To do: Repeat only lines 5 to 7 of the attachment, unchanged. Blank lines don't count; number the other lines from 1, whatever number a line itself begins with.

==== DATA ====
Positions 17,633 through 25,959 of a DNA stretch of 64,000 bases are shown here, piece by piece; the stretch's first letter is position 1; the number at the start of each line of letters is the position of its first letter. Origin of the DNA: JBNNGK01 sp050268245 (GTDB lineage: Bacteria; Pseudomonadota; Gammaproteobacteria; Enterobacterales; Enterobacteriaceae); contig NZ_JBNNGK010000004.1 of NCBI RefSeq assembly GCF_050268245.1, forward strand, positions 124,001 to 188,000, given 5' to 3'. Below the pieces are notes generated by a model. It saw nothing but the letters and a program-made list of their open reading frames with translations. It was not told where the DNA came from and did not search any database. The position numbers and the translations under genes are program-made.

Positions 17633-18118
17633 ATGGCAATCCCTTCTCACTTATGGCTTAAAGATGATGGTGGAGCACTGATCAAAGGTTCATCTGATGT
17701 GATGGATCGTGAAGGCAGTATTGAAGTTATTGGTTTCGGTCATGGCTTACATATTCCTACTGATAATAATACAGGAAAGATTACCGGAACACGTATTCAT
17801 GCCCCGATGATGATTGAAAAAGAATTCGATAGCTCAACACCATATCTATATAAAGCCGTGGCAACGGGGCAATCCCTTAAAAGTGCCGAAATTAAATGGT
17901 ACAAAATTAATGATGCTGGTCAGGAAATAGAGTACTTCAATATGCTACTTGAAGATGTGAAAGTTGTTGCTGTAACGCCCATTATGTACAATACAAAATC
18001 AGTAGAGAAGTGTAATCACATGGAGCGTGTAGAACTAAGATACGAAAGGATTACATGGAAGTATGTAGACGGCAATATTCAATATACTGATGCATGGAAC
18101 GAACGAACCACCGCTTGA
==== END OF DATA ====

17801 GCCCCGATGATGATTGAAAAAGAATTCGATAGCTCAACACCATATCTATATAAAGCCGTGGCAACGGGGCAATCCCTTAAAAGTGCCGAAATTAAATGGT
17901 ACAAAATTAATGATGCTGGTCAGGAAATAGAGTACTTCAATATGCTACTTGAAGATGTGAAAGTTGTTGCTGTAACGCCCATTATGTACAATACAAAATC
18001 AGTAGAGAAGTGTAATCACATGGAGCGTGTAGAACTAAGATACGAAAGGATTACATGGAAGTATGTAGACGGCAATATTCAATATACTGATGCATGGAAC